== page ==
There were 34 cats in the study, some of which were given the anti-anxiety drug gabapentin. With the drug onboard, volunteers began interacting with the kitties for a few minutes each day, gradually getting closer and closer to them.

A second group of the 34, the control group, took part in the behavior modification program the researchers developed, but didn’t receive gabapentin. The study results showed that the cats given the drug were more quickly rehabilitated than the kitties who received behavior modification alone. The median time to “graduate” from the behavior modification program was 11 days, with a range of 4 to 51 days.

"The sooner we can have a cat that's comfortable being around people and available for adoption, that's the best-case scenario," Eagan told CBC News.2

Of the 34 cats in the study, all but two found new homes. The two remaining kitties continued to display severe fear of people, even with additional medication and foster homes. Sadly, the decision was made to euthanize them.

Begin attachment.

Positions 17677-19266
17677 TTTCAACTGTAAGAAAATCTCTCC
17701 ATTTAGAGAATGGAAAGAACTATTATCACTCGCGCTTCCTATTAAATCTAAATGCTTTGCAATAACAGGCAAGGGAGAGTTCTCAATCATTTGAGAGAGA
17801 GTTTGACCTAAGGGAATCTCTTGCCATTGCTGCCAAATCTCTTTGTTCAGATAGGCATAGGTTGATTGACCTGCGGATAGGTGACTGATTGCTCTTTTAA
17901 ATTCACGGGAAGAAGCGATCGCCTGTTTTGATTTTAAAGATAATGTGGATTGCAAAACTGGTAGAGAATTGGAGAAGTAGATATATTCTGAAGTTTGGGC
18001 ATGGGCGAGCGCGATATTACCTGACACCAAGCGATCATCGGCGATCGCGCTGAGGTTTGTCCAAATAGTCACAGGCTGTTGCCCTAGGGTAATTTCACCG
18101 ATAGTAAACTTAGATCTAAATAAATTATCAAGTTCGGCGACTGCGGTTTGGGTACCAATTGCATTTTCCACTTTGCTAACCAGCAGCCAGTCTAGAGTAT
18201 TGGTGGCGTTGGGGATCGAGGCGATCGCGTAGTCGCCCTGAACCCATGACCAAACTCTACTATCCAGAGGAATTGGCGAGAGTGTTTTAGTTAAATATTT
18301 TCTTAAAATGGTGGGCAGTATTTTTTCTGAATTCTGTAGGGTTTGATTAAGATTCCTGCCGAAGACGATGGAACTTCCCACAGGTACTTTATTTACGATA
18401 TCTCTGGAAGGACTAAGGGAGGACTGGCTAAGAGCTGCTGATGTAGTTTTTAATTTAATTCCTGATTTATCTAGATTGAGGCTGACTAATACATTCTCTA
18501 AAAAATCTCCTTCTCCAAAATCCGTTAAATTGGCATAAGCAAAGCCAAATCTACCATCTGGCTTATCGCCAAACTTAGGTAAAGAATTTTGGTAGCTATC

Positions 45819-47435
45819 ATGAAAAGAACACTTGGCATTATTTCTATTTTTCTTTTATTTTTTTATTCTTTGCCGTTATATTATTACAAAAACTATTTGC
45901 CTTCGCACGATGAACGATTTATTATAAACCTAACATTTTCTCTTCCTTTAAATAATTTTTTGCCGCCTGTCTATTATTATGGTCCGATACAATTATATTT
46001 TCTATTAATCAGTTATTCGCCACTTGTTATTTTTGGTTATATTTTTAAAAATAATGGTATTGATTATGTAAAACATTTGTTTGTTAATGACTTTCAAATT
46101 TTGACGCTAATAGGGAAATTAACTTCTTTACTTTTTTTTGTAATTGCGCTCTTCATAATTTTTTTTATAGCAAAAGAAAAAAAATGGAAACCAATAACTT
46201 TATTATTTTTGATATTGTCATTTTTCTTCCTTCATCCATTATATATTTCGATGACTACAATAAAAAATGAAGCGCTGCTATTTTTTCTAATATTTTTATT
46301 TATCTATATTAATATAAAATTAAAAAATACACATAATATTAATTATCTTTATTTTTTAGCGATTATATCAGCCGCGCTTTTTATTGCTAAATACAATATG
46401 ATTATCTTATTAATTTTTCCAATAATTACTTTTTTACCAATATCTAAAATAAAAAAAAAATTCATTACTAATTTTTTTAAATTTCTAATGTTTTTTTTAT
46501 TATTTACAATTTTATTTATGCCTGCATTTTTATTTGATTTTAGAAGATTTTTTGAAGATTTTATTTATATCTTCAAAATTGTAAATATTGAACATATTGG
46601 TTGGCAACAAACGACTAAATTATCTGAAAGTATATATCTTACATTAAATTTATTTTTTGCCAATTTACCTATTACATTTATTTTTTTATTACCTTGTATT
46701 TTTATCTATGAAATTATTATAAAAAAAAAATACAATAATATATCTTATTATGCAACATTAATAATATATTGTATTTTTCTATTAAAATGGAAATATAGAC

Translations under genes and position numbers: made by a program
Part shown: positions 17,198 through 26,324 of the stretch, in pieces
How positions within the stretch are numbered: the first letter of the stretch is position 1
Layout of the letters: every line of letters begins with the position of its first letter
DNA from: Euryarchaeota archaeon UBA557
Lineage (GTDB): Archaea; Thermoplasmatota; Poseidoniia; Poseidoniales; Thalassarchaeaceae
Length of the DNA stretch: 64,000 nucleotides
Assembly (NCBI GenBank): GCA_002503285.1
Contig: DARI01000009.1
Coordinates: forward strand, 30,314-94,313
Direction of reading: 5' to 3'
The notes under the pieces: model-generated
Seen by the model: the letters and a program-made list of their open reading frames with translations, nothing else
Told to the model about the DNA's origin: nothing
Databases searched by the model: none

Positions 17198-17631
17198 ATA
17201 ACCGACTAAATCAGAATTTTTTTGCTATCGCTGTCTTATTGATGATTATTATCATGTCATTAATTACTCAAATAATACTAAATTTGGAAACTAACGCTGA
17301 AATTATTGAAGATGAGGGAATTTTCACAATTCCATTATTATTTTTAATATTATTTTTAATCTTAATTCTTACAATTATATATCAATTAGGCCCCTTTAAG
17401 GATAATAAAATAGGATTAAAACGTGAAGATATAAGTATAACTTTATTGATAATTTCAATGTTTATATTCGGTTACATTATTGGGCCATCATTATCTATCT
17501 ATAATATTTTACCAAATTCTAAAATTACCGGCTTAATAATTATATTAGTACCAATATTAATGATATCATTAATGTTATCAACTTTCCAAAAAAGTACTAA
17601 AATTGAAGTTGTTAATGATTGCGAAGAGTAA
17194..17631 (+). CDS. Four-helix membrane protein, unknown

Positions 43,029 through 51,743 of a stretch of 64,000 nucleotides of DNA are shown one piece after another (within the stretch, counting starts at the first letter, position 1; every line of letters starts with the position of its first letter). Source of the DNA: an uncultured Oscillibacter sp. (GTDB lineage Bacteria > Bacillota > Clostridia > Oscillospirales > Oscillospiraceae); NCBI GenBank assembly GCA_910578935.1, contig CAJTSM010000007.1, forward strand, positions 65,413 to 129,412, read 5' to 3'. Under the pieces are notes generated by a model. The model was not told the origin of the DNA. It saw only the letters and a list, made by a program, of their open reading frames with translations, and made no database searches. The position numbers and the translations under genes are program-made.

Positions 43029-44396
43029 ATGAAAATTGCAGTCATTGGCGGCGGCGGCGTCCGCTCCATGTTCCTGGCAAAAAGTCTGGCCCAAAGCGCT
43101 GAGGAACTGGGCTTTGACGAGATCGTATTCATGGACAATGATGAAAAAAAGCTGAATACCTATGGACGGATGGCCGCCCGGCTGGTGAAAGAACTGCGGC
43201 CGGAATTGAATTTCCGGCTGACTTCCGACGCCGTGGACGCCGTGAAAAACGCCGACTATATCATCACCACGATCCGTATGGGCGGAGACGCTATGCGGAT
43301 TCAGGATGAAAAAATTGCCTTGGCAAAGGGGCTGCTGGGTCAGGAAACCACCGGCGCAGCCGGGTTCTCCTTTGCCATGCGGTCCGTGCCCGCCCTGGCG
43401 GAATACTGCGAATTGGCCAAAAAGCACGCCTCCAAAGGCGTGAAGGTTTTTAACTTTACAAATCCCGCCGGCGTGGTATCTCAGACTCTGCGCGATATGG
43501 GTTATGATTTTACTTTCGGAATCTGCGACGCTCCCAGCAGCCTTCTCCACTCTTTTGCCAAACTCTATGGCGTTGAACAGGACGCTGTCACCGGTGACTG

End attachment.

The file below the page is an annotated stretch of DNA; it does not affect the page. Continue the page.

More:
Eagan’s Research a ‘Game Changer’ for the Shelter

Cats removed from hoarding situations often have a variety of medical and behavioral problems that are difficult for shelters to treat, and that make the kitties less likely to find forever homes.

Kim Monteith, manager of animal behavior and welfare at the British Columbia SPCA, explains that while some of these cats seem fine with shelter life, others are so stressed they don’t eat, pee, or poop. Many are in poor health and aren’t used to interacting with people because they received little to no attention from their prior owners.

"We would bring them in, and they wouldn't have good outcomes," said Monteith. "We didn't know how to help them."3

Monteith believes Eagan's research has been a game changer for the shelter. Whereas not long ago, only about three-quarters of cats rescued from hoarders could be adopted, now most of them find new homes.

"Bailey's research has already changed everything. We are able to help more cats," she said.

Another Alternative for Unadoptable Cats

I can’t help but wonder if the two cats in the above study who were euthanized might have been spared through one of the many working cat programs that have sprung up across the U.S., such as the one run by the Arizona Humane Society. From the website:

“Rodents Running Rampant?